The inaugural Environmental Management Seminar, which will take place in Brisbane on 8 September this year, is a joint initiative of Cement Concrete Aggregates Australia (CCAA), the Institute of Quarrying Australia (IQA) and the Queensland Government.
The three organisations have also partnered to deliver the annual Quarrying Safety and Health Seminar for the past 13 years, and CCAA’s state director for Queensland Aaron Johnstone said the new event would take on a similar format, allowing industry and the state environmental regulator to discuss and collaborate on environmental best practice in a conducive setting.
“The idea for the seminar came from a strong wish by the industry and the state government to keep improving environmental management and innovation in our sector, and to foster good relations between the state environmental regulator and industry operators,” Johnstone explained.
“There was also a strong desire for environmental management innovations to be spread right across the industry, with a particular focus for staff ‘on the ground’, such as quarry managers, plant operators and supervisors.”
Responding to new challenges
Johnstone said that while well-known issues such as dust, noise, vegetation, water management and rehabilitation continued to be key concerns, the breadth of environmental management challenges for the quarrying industry had grown.
“There are challenges in how to engage and inspire a wider cross-section of the industry to step up on environmental management,” he said.
“Another key challenge for the industry is to educate and remind others in the community that quarrying is a professional industry that manages its environmental obligations very seriously, and that quarrying can successfully co-exist with other land uses and habitats.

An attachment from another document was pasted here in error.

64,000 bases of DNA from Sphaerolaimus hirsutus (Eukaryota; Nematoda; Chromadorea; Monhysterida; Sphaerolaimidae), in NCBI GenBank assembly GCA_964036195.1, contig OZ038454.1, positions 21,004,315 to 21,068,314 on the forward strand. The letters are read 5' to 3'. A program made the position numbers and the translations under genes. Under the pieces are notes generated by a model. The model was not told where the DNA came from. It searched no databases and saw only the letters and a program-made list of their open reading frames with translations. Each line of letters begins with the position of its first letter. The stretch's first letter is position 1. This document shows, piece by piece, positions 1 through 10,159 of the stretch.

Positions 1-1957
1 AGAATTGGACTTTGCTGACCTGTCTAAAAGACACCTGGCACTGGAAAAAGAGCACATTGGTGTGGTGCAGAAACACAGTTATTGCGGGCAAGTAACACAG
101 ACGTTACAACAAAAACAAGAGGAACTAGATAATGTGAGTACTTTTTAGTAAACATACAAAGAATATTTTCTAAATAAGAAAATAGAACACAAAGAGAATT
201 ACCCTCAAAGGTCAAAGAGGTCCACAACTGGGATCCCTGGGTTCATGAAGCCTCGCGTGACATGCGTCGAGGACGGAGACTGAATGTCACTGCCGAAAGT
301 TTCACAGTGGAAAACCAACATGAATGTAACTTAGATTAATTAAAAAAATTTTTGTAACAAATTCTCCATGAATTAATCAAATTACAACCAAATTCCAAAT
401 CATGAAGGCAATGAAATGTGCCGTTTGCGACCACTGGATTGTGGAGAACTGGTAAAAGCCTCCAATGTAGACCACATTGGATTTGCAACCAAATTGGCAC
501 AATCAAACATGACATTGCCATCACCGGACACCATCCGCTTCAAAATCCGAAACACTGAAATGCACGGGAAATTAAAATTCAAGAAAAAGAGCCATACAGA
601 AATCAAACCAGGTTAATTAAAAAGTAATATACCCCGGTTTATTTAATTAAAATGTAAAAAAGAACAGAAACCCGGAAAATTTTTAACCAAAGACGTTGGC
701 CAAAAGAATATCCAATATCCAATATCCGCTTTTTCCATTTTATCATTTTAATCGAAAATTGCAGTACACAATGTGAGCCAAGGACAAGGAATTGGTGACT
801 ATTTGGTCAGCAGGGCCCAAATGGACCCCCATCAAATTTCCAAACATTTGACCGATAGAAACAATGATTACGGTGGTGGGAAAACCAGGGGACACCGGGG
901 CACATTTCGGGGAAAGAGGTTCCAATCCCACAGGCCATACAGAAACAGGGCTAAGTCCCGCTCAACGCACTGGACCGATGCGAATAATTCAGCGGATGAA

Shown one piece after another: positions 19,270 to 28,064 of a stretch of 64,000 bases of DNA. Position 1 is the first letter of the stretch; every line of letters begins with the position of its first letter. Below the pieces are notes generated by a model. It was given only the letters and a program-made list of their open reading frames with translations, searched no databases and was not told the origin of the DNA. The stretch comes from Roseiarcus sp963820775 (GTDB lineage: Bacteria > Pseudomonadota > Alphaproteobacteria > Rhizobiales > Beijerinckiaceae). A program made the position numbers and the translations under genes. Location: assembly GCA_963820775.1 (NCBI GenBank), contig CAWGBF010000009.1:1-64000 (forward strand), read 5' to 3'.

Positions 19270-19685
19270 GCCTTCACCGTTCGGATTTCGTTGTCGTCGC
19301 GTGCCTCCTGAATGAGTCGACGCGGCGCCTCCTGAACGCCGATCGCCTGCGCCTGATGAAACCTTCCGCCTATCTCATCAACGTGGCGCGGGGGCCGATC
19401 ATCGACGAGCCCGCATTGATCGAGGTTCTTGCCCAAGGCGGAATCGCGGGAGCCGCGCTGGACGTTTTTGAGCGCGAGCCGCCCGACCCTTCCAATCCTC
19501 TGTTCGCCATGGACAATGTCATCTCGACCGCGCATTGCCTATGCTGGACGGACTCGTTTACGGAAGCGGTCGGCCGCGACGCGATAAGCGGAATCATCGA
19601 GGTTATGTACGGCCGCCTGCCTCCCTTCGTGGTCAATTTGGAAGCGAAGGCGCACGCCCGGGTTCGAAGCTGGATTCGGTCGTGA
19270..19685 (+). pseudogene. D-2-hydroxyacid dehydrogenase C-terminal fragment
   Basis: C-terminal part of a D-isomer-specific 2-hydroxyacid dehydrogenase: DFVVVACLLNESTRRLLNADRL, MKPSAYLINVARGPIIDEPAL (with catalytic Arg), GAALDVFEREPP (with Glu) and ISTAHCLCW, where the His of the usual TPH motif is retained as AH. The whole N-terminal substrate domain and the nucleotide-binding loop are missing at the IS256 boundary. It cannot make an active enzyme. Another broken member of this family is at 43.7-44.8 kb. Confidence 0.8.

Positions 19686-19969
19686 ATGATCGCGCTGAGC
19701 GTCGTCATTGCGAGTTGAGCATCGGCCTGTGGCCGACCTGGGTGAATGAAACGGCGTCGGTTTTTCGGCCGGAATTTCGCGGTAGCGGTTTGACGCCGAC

“The community has increased expectations about environmental matters across all industry sectors, and our industry needs to respond accordingly.”
Not just a ‘talk-fest’
The seminar program – which will include an address from Queensland’s new Minister for Environment and Heritage Protection Dr Steven Miles as well as presentations from international experts – will include practical, industry-relevant sessions as well as discussions on bigger picture issues, such as sustainability.
“[Attending quarry operators will] learn about new innovations, be able to take ideas back to their site, and hear from experts and real people in the industry and how they’ve managed their own sites’ environmental issues,” Johnstone stated. “Quarry operators will also get a first-hand understanding about what the environmental regulator is focusing on over the next 12 to 18 months.”
Johnstone emphasised, however, that the event would not just be a “talk-fest”, noting that the program would also include interactive sessions, such as a hypothetical environmental situation that would encourage quarry operators to consider how they would respond.
He said the seminar would additionally provide the environmental regulator with an opportunity to network and gain a better understanding of the quarrying and construction materials industries, while also allowing the industry to “be on the front foot” with policy changes.
“The seminar is a unique event and will provide a terrific opportunity for quarry operators to share and promote good environmental management practices with their peers across the industry and government,” Johnstone said.
For more information, visit www.quarry.com.au